Sunday, April 29, 2012

The Lightning Thief: Graphic Novel

cover of The Lightning Thief graphic novel
I read The Lightning Thief by Rick Riordan around two years ago. Today, I read the graphic novel adaptation of the book. The graphic novel stuck to the highlights of the book. There were missing sections, like Medusa and Auntie Em’s Garden Gnome Emporium. Of course, a graphic novel is limited in the amount of pages it has. The basic plot remains: Percy Jackson finds out he is a half-blood and, in fact, a son of Poseidon. When Zeus’ lightning bolt is stolen, Poseidon is blamed, and Percy goes on a quest to recover the lightning bolt with buddies Grover and Annabeth. The graphics in the novel are great. They add to the story, and I’m sure that they help a person who cannot visualize the story in their mind. It’s a good introduction to the story, and I hope that a child who reads the graphic novel goes in search of the novel to get enjoy even more of the story.

Graphic novels have their place. They give the reader a quick, visual of the highlights of a story. The Lightning Thief graphic novel does a great job in introducing people to Rick Riordan’s Percy Jackson and the Olympians.

The Jerusalem Inn by Martha Grimes

cover of Jerusalem Inn by Martha Grimes
I’ve been behind in my reading. There are many excuses: grading papers for 28 students for the end of term, watching playoff hockey, and more things to do at my full-time job. However, I am in catch-up mode now, and just finished reading The Jerusalem Inn by Martha Grimes.

The Jerusalem Inn is the fifth in the Richard Jury/Melrose Plant series, and it was more of the same as the earlier books. Jury meets Helen Minton at the beginning of the book, and after a brief tea, he makes dinner plans with her. Since it’s only a few days till Christmas, they both see this opportunity as a way to have some holiday cheer. Unfortunately, when Jury goes to meet her, he finds the local police in residence. Helen is dead, assumed to be dead due to natural causes. Jury is suspicious, and rightfully so, when it turns out the Helen was poisoned. As Jury tries to find out why someone would want to kill Helen, he learns more about her life with her cousin, and that Helen may have had a child with her cousin. Tracking down the cousin, artist, Edward Parmenger, Jury travels to a snowbound mansion where Plant, his annoying in-law, Agatha, and Vivian Rivington are gathered to celebrate Christmas with the Seainghams, Parmenger, and other assorted characters. As Jury arrives, one of the guests turns up murdered.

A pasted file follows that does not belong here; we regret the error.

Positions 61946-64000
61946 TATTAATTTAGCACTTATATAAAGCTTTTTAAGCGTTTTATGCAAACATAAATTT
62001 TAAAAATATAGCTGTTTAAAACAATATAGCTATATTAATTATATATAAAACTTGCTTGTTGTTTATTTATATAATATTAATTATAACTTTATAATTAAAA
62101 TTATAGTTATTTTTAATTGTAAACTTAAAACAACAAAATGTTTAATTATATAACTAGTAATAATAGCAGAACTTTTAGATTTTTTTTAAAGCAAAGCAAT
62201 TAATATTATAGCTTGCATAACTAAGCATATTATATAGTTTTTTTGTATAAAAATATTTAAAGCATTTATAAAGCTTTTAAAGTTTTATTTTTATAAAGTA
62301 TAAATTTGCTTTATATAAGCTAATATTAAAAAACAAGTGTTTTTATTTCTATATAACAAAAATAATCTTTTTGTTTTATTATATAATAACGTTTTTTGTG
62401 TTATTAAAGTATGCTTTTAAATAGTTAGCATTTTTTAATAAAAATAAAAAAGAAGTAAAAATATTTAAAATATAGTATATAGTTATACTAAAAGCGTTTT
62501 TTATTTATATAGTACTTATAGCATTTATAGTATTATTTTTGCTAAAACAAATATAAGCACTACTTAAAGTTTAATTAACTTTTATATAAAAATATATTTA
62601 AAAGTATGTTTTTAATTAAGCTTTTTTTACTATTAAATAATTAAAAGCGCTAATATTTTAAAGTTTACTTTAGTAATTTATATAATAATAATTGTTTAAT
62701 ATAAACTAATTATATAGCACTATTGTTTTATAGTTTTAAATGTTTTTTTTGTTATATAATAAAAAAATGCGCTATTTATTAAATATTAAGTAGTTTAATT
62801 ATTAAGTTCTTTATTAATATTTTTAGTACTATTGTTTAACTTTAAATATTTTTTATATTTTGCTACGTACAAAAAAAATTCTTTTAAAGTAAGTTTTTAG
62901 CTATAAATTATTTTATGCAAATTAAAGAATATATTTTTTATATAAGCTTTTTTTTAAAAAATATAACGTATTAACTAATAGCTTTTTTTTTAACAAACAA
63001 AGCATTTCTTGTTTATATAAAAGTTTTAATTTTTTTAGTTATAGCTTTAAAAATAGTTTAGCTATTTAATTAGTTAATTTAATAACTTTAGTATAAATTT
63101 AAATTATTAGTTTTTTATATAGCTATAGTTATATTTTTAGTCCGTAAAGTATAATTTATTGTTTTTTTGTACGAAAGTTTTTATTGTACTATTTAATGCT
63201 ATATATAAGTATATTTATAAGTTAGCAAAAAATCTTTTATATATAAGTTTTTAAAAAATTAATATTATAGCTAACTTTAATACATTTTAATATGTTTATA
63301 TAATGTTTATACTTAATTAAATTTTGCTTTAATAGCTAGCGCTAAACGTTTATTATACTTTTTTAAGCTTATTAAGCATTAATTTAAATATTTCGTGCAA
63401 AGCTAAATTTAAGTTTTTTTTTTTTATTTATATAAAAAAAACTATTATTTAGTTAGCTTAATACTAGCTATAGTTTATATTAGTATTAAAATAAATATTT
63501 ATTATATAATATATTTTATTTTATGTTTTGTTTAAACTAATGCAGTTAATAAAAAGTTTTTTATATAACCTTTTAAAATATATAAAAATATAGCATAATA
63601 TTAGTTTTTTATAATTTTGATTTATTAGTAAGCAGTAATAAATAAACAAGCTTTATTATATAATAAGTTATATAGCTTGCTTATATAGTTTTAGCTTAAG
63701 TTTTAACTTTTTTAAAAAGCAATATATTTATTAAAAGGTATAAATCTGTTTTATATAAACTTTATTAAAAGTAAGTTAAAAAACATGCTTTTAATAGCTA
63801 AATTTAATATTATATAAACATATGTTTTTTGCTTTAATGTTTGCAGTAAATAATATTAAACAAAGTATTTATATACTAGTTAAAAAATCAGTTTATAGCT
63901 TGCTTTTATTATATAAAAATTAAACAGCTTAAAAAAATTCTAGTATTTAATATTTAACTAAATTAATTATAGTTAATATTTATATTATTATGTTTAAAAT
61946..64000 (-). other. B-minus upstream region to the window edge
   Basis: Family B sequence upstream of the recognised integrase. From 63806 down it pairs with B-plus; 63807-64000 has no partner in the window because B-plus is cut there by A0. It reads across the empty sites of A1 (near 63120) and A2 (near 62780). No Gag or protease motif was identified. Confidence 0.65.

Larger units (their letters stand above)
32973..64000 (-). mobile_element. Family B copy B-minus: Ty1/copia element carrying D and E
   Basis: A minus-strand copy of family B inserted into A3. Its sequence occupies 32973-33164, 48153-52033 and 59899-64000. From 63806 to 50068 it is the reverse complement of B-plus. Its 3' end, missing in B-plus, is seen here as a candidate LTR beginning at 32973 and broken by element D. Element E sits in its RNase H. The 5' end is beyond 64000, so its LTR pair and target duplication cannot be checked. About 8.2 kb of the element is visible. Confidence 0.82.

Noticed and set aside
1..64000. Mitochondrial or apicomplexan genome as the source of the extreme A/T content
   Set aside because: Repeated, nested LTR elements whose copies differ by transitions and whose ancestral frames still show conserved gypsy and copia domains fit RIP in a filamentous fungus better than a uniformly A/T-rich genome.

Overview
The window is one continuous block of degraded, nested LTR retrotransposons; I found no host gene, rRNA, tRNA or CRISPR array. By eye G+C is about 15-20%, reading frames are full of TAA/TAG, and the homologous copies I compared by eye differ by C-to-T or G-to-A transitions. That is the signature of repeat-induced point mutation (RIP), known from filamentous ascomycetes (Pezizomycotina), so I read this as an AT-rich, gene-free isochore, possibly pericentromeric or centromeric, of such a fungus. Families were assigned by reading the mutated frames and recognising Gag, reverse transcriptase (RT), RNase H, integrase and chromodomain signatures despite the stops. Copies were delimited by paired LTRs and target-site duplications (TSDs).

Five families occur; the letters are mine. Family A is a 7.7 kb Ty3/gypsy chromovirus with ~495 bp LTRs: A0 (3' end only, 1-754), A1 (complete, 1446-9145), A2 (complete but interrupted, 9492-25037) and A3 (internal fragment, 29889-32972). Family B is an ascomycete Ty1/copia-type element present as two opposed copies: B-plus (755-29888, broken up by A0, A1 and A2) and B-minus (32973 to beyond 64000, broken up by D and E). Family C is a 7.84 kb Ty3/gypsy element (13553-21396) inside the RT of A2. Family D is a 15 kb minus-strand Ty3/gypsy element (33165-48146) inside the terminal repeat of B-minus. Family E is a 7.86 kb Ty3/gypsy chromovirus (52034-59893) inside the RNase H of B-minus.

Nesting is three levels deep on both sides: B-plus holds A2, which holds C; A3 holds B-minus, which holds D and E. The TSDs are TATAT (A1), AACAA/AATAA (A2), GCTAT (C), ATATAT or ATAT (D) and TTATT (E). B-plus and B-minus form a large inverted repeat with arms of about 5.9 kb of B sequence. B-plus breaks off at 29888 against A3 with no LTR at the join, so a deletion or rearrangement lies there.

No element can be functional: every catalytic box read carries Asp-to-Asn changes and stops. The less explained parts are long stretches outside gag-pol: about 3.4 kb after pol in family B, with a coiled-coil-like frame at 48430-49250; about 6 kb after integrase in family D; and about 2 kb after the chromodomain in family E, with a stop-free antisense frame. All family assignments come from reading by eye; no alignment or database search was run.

Although it took a while for me to read the book, it wasn’t because the book was bad or boring. The story was pretty much the same as the others in the series. I think that I am getting a bit tired of the fact that Jury seems to be relegated to a lonely life without love. Yeah, I get it that he is incredibly handsome. Why can’t he find love in his life? It’s the same with Melrose Plant. There are precocious children in this one, as with the others. This time, it’s little Chrissie in Jerusalem Inn. She says something that makes Jury realize the answer to the mystery. Then there’s Tommy, the young Marquis. He’s 16 and a champion snooker play. Now you might think from some of the comments that I didn’t like the book, but I did like it. And I was not able to guess the murderer. I guess that I should have, but it was a surprise to me. I’ll read more of the series. I just hope that Jury and Plant find some love and happiness in life.

Wednesday, April 4, 2012

True Blood comic book: Tainted Love

cover of the True Blood comic book Tainted Love
I love to read, and I'm not one of those readers who snubs her nose at any sort of reading material. I say that because I love to read comic books, graphic novels, and manga. This past weekend, I saw a brand new True Blood comic book at the library. I snapped it up, and happily read it. The volume I found was volume 2, titled Tainted Love. The comic book is based on the HBO series, which is rather loosely based on the Charlaine Harris Sookie Stackhouse mysteries. I'm not a huge fan of the HBO series; yeah, I know that makes me an anomaly. In the comic book, someone has tainted Tru Blood, the synthetic blood for vampires. The poison gives the vampire who drinks it a lust for killing and drinking human blood. Usually after going on a rampage, the vampire winds up killing him or herself. When Jessica, the young girl that Bill Comptom was forced to turn into a vampire, drinks the tainted Tru Blood and goes berserk, it's up to Sookie, Bill, Eric, and Sam to figure out what's going on. Although vampires take credit for the tainted Tru Blood, it's really a plot by the Empire of the Sun.